In your photographs what is most important: the aesthetic, the technique, the idea...
What is image for you?
I try to give an answer with my images.
What would you say is your most passional moment in your creative process?
Working with the picture taken to turn that picture into an image.
The prominent motifs of your artistic career are the interior spaces and their functionality and the architecture. What can you tell us about your "Psychology of social architecture"?
I am primarily interested in visual relationships within each singular space and the layers of use visible in that space. If over time my aggregated work contributes to broader insights, then that happens so to speak behind my back.
"Palais Garnier Paris XXXI 2005". CreditCandida Höfer/VG Bild-Kunst, via Sean Kelly Gallery
Your photographs posses social, geographical and historical singularities that endow them with character and contrast against a globalized world. Do you feel nostalgia of perfection in art, of the old aesthetic values, of the aspiration to escape vulgarity...?
I think in front of the photographs in their original size (rather than seeing them in a book) what might come across even in the historically charged spaces is the sincerity and clarity and sometimes also the humor of the space that do not invite nostalgia but just show the strength of the present in the space.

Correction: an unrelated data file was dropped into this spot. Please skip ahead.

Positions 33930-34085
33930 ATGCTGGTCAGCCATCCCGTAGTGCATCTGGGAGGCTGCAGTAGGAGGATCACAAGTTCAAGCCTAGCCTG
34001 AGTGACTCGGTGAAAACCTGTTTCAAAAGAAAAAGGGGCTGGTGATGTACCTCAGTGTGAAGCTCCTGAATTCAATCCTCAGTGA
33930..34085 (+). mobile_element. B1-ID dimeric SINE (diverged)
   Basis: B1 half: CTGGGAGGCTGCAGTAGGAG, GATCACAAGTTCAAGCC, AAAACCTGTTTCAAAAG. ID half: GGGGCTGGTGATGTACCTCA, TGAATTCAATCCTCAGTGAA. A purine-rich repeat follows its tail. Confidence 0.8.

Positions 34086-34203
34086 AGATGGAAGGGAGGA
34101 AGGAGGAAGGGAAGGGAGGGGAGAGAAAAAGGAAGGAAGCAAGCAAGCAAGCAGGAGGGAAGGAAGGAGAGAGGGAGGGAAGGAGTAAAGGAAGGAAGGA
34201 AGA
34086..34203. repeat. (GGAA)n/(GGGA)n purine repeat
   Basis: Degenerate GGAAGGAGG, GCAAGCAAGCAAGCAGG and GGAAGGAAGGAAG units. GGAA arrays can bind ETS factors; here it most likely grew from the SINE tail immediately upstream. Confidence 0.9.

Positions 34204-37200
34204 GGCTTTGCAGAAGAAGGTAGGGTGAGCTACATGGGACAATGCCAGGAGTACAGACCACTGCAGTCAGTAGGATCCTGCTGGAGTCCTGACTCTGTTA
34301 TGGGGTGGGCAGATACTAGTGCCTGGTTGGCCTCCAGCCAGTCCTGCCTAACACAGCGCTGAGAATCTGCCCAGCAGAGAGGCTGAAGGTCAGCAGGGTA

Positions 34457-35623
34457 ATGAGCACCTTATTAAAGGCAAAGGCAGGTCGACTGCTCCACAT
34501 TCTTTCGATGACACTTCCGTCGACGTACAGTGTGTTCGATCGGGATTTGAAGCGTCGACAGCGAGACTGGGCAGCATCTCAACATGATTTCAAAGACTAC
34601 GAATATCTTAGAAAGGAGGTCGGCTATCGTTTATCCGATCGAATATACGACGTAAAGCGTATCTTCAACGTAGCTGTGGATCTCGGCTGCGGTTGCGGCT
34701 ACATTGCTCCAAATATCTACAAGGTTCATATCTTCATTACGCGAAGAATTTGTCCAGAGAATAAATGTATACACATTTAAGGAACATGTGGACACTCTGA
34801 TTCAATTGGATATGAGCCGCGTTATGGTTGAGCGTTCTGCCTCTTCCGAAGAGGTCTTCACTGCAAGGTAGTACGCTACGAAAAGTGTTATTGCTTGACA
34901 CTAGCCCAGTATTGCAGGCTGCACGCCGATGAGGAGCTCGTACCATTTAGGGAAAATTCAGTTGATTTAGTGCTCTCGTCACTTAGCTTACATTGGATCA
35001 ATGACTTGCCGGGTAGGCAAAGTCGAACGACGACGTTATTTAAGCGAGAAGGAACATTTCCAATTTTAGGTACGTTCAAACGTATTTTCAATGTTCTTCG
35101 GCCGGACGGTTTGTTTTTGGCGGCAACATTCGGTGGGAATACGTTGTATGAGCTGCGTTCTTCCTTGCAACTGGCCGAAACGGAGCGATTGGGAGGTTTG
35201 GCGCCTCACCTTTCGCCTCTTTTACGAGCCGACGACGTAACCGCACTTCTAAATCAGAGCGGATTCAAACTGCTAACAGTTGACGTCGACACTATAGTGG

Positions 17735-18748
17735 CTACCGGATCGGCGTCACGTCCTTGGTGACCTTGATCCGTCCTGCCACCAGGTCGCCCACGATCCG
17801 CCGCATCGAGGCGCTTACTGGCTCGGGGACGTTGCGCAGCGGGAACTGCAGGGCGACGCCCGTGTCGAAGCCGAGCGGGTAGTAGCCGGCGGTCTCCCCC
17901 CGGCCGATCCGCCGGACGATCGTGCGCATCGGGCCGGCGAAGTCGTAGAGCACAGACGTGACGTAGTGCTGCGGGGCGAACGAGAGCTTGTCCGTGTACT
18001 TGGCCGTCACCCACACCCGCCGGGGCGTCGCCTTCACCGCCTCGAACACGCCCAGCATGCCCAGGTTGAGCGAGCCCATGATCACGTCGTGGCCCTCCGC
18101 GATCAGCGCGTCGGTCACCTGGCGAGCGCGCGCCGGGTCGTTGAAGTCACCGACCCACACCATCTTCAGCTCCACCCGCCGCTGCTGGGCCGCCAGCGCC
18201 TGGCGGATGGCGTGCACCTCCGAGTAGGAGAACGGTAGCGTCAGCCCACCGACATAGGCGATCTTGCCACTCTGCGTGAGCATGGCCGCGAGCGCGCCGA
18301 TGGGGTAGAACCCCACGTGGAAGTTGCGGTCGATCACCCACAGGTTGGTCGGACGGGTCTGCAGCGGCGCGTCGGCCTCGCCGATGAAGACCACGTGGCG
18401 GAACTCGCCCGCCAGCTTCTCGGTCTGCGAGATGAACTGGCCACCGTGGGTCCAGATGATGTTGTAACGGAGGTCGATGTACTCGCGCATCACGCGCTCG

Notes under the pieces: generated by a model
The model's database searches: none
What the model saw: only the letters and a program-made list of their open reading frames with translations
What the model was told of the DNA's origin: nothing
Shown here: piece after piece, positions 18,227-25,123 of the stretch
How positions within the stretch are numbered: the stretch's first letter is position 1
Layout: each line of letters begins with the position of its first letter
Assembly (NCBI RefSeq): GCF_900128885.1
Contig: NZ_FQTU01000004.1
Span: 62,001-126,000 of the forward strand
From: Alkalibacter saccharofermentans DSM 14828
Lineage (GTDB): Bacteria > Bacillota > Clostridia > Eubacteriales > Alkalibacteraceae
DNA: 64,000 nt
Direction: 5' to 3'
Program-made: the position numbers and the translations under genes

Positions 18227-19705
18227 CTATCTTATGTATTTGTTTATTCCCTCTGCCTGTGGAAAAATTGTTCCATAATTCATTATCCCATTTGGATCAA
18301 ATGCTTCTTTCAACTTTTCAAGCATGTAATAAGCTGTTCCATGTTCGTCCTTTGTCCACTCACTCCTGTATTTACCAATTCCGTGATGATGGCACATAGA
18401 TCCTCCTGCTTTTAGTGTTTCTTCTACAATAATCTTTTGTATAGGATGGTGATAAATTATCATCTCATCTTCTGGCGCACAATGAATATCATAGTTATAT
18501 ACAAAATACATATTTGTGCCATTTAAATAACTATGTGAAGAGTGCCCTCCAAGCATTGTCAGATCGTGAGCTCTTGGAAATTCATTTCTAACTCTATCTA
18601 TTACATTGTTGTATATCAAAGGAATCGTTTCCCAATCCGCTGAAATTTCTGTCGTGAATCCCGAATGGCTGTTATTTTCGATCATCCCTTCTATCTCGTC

In your series Libraries, what is the importance of books to you as the daughter of a journalist?
Books are not only interesting to read but their physical presence, particularly when they are present in large quantities, their order and variation in colors and form I have always found visually attractive as well.
Your exhibition “ The Space, the Detail, the Image" just opened in Helga de Alvear’s Gallery. Could you tell me about it?
As the title indicates I want to show and set in relation my treatment of large spaces, the smaller, more abstract and detail oriented work and projections under the common denominator "image." My very first gallery work (in Dusseldorf in the 1970s), as you may remember, had been a projection ("Turkish People in Germany"). The projection format has always been of interest to me allowing a dynamization of the image without crossing the border to a - for me at least - distinctly different medium, the film. However, the gallery show will also provide an opportunity to show a film not by me, but about the way I work ("Silent Spaces" by the Portugese director Rui Xavier to be shown at the Circulo de las Bellas Artes on 21 January 2016).
Are you looking forward to your next project? Could you reveal any secrets to us?
Upon invitation from my Mexican gallery, I have just spent three weeks in Mexico and I am now working on the material for museum shows both in Mexico and Germany.